Venezuela’s democratically elected National Assembly has outlawed the use of a national cryptocurrency known as the “petro” on Tuesday, describing it as an illegal attempt to mortgage the country’s oil reserves.
The country’s socialist president Nicolás Maduro announced the introduction of a national cryptocurrency last month as a solution to the government’s enormous debt burden, declaring that the “21st century has arrived” in Venezuela.
Maduro argued that the move would help Venezuela “advance in issues of monetary sovereignty,” principally through the bypassing of sanctions imposed by the United States.
On Friday, the government revealed that it would release 100 million “petros” in the coming weeks in an effort to raise hard currency, although opposition lawmakers are warning investors that the currency could be rendered worthless if Maduro was ousted from power.
However, opposition lawmakers ruled that the currency was illegal due to a constitutional requirement that the national assembly approves any form of government borrow.
“This is not a cryptocurrency, this is a forward sale of Venezuelan oil,” opposition lawmaker Jorge Millan told Reuters. “It is tailor-made for corruption.”
Yet the ruling is likely to have little effect given that most its power was usurped by the regime last year through the creation of a separate illegal lawmaking body known as the “national constituent assembly,” filled solely by pro-government supporters.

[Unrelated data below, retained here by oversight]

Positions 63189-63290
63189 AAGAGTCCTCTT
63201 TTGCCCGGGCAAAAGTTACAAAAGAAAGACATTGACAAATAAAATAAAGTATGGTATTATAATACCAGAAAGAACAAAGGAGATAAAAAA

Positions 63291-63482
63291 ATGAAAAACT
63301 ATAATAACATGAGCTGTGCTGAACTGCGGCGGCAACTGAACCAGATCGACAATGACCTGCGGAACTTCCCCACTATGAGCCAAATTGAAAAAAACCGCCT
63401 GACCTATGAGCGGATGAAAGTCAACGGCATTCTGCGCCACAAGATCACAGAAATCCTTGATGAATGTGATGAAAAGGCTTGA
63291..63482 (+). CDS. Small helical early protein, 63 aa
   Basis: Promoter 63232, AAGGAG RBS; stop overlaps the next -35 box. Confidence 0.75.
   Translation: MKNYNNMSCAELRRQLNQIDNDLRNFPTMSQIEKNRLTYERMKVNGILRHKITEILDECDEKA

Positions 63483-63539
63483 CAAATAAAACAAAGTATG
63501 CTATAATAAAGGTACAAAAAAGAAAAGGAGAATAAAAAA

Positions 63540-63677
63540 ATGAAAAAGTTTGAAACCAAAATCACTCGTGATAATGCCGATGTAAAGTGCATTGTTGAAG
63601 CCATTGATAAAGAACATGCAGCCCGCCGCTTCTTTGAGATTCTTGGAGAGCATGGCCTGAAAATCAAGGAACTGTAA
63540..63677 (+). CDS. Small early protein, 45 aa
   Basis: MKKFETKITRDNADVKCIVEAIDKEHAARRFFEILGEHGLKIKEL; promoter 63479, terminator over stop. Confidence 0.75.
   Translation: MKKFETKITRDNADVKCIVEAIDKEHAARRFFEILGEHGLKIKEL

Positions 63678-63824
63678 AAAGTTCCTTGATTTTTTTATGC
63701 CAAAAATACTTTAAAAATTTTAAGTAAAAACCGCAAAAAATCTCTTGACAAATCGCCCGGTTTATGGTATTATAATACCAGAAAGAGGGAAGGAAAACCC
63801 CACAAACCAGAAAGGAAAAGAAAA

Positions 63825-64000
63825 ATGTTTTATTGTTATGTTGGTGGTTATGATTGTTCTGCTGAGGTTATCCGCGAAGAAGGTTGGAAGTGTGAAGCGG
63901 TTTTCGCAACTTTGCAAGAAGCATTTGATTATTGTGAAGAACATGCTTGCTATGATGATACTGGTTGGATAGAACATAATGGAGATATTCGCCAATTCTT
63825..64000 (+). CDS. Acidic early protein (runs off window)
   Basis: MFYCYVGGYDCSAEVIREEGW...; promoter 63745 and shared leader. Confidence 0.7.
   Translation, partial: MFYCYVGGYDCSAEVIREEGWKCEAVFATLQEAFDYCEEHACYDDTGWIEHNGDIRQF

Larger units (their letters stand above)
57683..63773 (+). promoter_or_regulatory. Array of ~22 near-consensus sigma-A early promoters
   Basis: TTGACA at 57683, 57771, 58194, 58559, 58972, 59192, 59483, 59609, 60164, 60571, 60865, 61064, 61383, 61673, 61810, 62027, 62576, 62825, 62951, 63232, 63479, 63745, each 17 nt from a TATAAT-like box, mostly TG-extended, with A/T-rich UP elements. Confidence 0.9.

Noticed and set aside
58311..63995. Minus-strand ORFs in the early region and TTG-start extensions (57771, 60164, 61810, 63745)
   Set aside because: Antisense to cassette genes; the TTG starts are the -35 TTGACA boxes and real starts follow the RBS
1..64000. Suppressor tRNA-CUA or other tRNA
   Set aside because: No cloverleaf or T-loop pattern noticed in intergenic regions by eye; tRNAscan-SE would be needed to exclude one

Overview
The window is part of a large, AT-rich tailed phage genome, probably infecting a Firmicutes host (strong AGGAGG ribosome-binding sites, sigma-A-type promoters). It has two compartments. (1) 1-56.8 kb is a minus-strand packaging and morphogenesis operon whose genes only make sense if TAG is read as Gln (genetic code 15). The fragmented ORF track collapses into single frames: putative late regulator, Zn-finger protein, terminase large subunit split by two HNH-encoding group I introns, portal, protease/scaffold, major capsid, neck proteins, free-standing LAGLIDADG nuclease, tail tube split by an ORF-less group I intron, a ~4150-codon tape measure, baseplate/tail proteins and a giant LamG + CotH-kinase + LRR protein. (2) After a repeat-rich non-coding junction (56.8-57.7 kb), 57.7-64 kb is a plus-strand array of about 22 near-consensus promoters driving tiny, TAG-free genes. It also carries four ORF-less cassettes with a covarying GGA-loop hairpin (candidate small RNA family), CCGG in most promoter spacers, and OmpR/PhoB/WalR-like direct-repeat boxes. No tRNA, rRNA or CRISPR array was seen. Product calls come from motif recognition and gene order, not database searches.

The currency will be backed by the country’s oil reserves, which represent around 95 percent of its total exports, as well as other resources such as gas, gold, and diamonds.
The regime hopes the plan will enable it to get hold of hard currency to deal with the country’s worsening economic and humanitarian crisis, that has left the government almost facing a debt burden of around $200 billion while millions of Venezuelans are starving or suffering from serious unattended health problems.
It is also designed hopes to bypass sanctions imposed by the Trump administration that prohibit Americans from dealing in Venezuelan debt, making the government’s access to hard currency even more difficult. It could also help ease the pressure of hyperinflation, which has rendered the country’s bolivar currency practically worthless and forced the government to continuously release higher denomination banknotes in order to keep up with price rises.
Excitement around cryptocurrencies has soared in recent months with the stratospheric rise of the Bitcoin currency, which recently surpassed a value of over $20,000 before dropping back.